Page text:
This post contains an example of how to declare the use of AI in academic work (see the ‘Methodology’ section below) as well as explaining triangulation as a way of verifying AI-generated information. (Read also my previous post about how to handle AI in education.)
OpenAI’s ChatGPT (September 25 Version) was used to define triangulation and present examples of it. The prompt given to ChatGPT was as follows:
“define triangulation in one sentence. then, give three examples of triangulation in the context of verifying AI-generated information.”
The response given by ChatGPT was evaluated by using the author’s expert judgment to assess whether the information it gave was correct. The response was modified by removing redundant examples that did not fit with the context of this work and by adding contextually suitable examples of credible data sources for thesis work. The content generated by AI (and modified by the author of this document) can be found in section ‘Triangulation’. The original chat can be found online (https://chat.openai.com/share/2c36a655-6656-4ba6-aff4-7cfe4f521f02).
So, you can see some principles of declaration (highlighted in yellow):
- The specific tool and its version is made public: “ChatGPT (September 25 version)”
- The prompt is made public: “The prompt given was…”
- The original chat is made available so that people can compare AI-generated text with the final text: “can be found online ([link])”
- The process of verifying the AI-generated content is explained: “was evaluated by…”
- The process of modifying the AI-generated content is explained: “was modified by…”
- The location of AI-generated content in the document is specified: “can be found in section…”
Triangulation refers to the use of multiple methods, data sources, or perspectives to validate or cross-check information.
In thesis work, students can apply source cross-referencing as a form of triangulation. This involves comparing AI-generated information with multiple, trusted data sources or databases (e.g., government-issued statistics, and most importantly peer-reviewed academic research articles) to ensure consistency and accuracy.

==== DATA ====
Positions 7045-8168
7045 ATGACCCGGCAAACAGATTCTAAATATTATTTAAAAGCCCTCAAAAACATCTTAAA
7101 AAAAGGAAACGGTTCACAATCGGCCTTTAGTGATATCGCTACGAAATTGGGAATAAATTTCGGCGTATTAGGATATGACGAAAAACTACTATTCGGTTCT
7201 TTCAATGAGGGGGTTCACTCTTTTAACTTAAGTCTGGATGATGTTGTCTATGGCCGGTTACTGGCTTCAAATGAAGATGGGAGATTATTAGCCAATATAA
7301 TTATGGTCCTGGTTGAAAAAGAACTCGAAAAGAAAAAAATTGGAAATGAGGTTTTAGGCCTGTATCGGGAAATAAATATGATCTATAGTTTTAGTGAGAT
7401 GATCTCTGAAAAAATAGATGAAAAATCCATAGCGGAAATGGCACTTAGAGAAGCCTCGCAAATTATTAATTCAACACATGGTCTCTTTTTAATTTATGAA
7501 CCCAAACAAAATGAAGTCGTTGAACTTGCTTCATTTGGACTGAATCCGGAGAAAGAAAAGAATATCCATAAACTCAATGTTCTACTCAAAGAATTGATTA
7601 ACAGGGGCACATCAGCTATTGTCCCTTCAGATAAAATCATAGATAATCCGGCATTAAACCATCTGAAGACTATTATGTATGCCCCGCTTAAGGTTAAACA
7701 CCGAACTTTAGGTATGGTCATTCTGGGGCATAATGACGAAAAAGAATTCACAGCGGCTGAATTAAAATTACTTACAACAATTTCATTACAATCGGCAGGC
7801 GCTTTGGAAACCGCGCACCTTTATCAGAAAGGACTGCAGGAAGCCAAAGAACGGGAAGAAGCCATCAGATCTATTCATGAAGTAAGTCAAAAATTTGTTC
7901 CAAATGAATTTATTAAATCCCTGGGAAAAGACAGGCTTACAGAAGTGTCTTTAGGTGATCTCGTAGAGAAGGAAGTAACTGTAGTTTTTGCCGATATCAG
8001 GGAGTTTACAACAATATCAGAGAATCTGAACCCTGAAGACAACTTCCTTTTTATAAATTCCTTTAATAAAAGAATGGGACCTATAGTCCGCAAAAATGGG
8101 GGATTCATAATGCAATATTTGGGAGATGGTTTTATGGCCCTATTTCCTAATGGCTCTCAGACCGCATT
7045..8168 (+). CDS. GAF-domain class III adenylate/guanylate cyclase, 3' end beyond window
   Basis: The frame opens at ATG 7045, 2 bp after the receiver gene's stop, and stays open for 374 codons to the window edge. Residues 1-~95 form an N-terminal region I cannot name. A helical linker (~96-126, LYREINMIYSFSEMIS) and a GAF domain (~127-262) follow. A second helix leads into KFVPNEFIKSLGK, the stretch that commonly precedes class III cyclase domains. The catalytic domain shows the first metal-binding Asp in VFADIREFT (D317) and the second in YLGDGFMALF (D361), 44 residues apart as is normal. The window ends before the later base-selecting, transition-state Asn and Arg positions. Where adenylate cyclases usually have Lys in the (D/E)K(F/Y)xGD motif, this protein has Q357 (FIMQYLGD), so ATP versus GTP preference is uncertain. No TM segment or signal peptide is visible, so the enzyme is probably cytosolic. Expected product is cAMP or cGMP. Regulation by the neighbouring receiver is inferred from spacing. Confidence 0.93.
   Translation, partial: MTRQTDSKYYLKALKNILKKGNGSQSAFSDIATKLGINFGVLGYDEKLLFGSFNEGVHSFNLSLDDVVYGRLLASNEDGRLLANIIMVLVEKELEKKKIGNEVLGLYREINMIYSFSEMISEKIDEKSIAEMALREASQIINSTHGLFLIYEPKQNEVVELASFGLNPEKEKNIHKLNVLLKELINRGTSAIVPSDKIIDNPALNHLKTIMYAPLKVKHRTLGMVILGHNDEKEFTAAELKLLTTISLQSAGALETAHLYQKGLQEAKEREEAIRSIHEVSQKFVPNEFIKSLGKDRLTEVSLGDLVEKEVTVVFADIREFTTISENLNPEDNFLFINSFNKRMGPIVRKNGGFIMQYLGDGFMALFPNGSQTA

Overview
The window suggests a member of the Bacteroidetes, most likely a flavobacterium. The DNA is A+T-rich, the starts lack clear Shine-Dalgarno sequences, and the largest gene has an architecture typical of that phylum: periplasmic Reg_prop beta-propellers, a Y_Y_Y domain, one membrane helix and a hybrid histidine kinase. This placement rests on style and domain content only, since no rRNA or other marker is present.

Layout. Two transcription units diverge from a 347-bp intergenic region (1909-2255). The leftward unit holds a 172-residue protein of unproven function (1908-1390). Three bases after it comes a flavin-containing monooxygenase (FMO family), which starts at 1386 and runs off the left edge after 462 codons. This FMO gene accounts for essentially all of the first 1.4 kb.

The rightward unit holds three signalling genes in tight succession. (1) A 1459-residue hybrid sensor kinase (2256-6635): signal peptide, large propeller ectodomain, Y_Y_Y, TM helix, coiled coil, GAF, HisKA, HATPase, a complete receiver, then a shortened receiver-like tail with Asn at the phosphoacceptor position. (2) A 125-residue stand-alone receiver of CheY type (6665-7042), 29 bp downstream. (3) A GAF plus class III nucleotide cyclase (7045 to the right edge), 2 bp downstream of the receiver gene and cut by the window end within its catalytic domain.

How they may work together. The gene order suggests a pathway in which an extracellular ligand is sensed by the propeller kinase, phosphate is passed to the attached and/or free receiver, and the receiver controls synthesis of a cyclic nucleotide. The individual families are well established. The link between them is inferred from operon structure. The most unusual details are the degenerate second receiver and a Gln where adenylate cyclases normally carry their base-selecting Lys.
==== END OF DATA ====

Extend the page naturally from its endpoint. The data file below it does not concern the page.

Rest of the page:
The scope of using AI
AI can be used in many ways to support the academic writing process. In some parts of the manuscript, it is more appropriate to use AI:
- abstract — OK! There’s no harm in letting the AI help you summarize your work.
- definitions — OK! There’s no harm in letting the AI define concepts.
- literature review — LIMITED OK! AI can summarize previous research BUT it can make mistakes and focus on irrelevant aspects. DO NOT use AI-generated literature reviews ‘as is’ — I’ve applied here multiple times and even though adjusting the prompting helps, the outputs always require manual heavy editing.
- methodology — LIMITED OK! I’ve used AI to come up with research designs, research questions, and hypotheses. It gives good results! Meaning, the ideas tend to make sense. Of course, you as the subject matter expert need to manually assess the quality of these ideas. For a seasoned researcher it’s easier as they’d already know the field well; for a novice research, it’s much harder. So, you need to establish your own baseline understanding of a field to be able to make sense if research questions, hypotheses, or methods make sense in your domain.
- results — LIMITED OK! Here, the same logic applies as previously. You can use AI to help you with your statistical analysis, for example, but then you need to know the basics of statistical analysis to ensure that the AI did the job correctly. If you don’t know the basics of statistical analysis, you should first learn them before using AI, because if the AI makes a mistake, you wouldn’t be able to detect it. The risk of invalid results therefore increases if you don’t know the basics. Of course, AI can help you learn the basics! You can ask if questions about different methods in an iterative manner and then use Google to cross-check from reputable sources if the answers are consistent. So, you can learn many things by doing things with the AI – this is the beauty of AI-human collaboration.
- discussion — LIMITED OK! The implications should be based on your own thinking. I’ve seen many discussion sections that list AI-generated outputs as “original” ideas — those often are neither based on the study’s findings nor really that original. The only way I’d use AI here is for coarse inspiration — absolutely NOT as a replacement of your own thinking: what do your results imply for theory and practice? It is impossible to do good research without you actually taking a breath and thinking about this question.
- conclusions — LIMITED OK! As in the previous case, the conclusion of your work should be based on your own thinking. The AI can help you address the blank page problem but it should not replace your thinking.
NOTE: In all of the above cases, the principles of verification and declaration still apply. So, you need to (a) tell how you used the AI and (b) manually make sure what it wrote is correct. There’s no shortcut here.